Orange Bitters – Right up there with Aromatic Bitters in popularity, Orange Bitters are also one of the oldest bitters flavors dating back to the mid-1800s. Made from the dried peels of oranges, Orange Bitters can also vary in taste from brand to brand as they can feature additional spices and flavors.

Citrus Bitters – In addition to orange, other popular citrus-based bitters flavors include lime, grapefruit, and lemon. Citrus Bitters are versatile and provide a tartness to go along with bitterness, just as citrus-based mixers are called upon for many different cocktail recipes.

Fruit Bitters – Are you seeing a trend here? Fruit makes an excellent base for bitters flavors. Berries, cherries, peaches, cranberries, and plums are commonly used to provide a slight sweetness to cocktail bitters.

Spiced Bitters – Spices are commonly used in most bitters, but some bitters allow a single spice to take the lead. The most common spiced bitters are cardamom, followed by ginger and cinnamon. Chile Peppers or other spicy hot ingredients can also add a little heat.

Celery Bitters – Celery seeds are used to make celery-flavored bitters. Another classic bitters flavor over 100 years old, Celery Bitters, adds a hint of earthiness to cocktails like a Bloody Mary or Michelada.

Floral Bitters – Floral flavors are a prevalent craft cocktail trend that extends into bitters. Flowers such as hibiscus, jasmine, and chamomile impart their aromatic essence to cocktail bitter spices and pair well with gin or vodka.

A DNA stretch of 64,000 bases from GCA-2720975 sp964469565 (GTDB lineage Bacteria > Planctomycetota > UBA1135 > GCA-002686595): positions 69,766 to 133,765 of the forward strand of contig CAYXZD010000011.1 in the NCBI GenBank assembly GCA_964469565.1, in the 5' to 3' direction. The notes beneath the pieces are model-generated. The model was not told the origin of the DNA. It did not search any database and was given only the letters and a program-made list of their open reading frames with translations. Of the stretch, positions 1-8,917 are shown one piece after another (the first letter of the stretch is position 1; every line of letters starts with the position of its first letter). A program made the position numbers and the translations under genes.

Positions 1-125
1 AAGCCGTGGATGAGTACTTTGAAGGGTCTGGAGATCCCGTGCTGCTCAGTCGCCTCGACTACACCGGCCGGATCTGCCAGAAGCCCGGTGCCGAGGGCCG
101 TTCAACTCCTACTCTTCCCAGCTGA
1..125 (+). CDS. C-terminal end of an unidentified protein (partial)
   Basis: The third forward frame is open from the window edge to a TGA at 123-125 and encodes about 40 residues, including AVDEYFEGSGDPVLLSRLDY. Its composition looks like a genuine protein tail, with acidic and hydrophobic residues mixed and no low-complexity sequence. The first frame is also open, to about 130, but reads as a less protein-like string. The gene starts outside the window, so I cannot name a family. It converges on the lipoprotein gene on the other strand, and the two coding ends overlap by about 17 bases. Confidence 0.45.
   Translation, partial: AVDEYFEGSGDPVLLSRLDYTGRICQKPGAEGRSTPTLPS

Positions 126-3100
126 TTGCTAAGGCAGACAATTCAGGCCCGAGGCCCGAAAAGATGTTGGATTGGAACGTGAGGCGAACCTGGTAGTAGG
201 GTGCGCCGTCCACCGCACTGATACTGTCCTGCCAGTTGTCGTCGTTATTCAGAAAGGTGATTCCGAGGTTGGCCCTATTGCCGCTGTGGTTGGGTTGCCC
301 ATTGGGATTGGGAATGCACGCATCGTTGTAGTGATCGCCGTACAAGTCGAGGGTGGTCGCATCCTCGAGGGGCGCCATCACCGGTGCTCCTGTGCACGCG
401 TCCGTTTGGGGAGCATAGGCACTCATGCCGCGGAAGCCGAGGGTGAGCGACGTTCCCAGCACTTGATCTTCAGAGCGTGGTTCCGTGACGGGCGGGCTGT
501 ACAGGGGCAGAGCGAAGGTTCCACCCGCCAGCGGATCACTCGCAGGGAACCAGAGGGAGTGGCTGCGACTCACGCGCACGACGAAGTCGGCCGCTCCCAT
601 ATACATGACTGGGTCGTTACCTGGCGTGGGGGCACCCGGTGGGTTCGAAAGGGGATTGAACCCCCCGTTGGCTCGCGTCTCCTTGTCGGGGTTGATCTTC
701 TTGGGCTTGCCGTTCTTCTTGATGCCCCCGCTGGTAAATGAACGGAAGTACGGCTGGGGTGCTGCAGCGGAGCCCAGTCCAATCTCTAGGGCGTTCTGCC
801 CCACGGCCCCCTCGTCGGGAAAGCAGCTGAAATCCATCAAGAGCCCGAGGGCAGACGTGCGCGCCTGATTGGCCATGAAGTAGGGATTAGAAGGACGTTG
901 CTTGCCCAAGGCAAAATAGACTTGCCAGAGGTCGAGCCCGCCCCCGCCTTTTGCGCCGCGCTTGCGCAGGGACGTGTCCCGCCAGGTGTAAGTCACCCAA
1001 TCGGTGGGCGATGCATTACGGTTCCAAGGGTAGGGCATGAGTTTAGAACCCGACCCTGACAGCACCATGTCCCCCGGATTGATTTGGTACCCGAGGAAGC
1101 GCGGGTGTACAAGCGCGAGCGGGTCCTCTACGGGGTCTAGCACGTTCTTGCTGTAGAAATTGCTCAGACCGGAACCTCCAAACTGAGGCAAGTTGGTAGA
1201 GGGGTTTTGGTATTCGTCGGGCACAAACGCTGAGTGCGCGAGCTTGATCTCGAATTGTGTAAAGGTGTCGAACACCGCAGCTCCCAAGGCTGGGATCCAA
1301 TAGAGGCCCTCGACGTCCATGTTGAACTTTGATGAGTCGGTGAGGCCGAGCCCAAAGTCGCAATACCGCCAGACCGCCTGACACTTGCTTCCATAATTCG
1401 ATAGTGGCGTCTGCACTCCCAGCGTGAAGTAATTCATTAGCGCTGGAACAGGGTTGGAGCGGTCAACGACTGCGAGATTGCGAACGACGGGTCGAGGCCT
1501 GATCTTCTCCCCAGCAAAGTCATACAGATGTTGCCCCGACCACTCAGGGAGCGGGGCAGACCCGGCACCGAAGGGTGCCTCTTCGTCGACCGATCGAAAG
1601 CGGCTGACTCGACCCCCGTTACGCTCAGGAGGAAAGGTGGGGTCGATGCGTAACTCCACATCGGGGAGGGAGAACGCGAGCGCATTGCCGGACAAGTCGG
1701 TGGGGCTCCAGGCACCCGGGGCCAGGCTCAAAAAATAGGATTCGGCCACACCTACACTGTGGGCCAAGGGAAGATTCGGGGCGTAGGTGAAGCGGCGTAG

Chocolate Bitters – Another popular cocktail trend is the use of chocolate when mixing craft cocktails. Chocolate bitters are made from cocoa and can feature notes of vanilla and coffee.

What bitters should I buy?

As noted above, there are many flavors of bitters. The specific taste also changes from brand to brand based on the particular blend of spices used to make them. Not all Orange Bitters will taste the same. Listed below are some of our personal favorite bitters flavors to use with different types of spirits; however, we recommend that you experiment and find your preferred bitters flavors for your favorite craft cocktails.
  • Whiskey: Aromatic, Orange, Chocolate
  • Gin: Orange, Citrus, Floral, Spiced
  • Vodka: Floral, Celery, Fruit
  • Tequila: Celery, Spiced, Chocolate
  • Rum: Chocolate, Aromatic, Floral, Orange

How do I use cocktail bitters?

Remember - cocktail bitters pack a lot of punch for being in such a small container, so you don't need much - just a few drops. We recommend experimenting on one of your go-to cocktails. Let's say an Old Fashioned, which typically calls for aromatic bitter. Mix it up and try chocolate or orange bitters. Take note of what you like and expand it from there. You can also try bitters in club soda to get a better feel for its unique flavor profile. Also, share with friends. I get excited when I see a new bitters brand or flavor I haven't tried before.

Last but not least - have fun with it. When it comes to cocktails and taste - you set the rules. Experiment and have fun.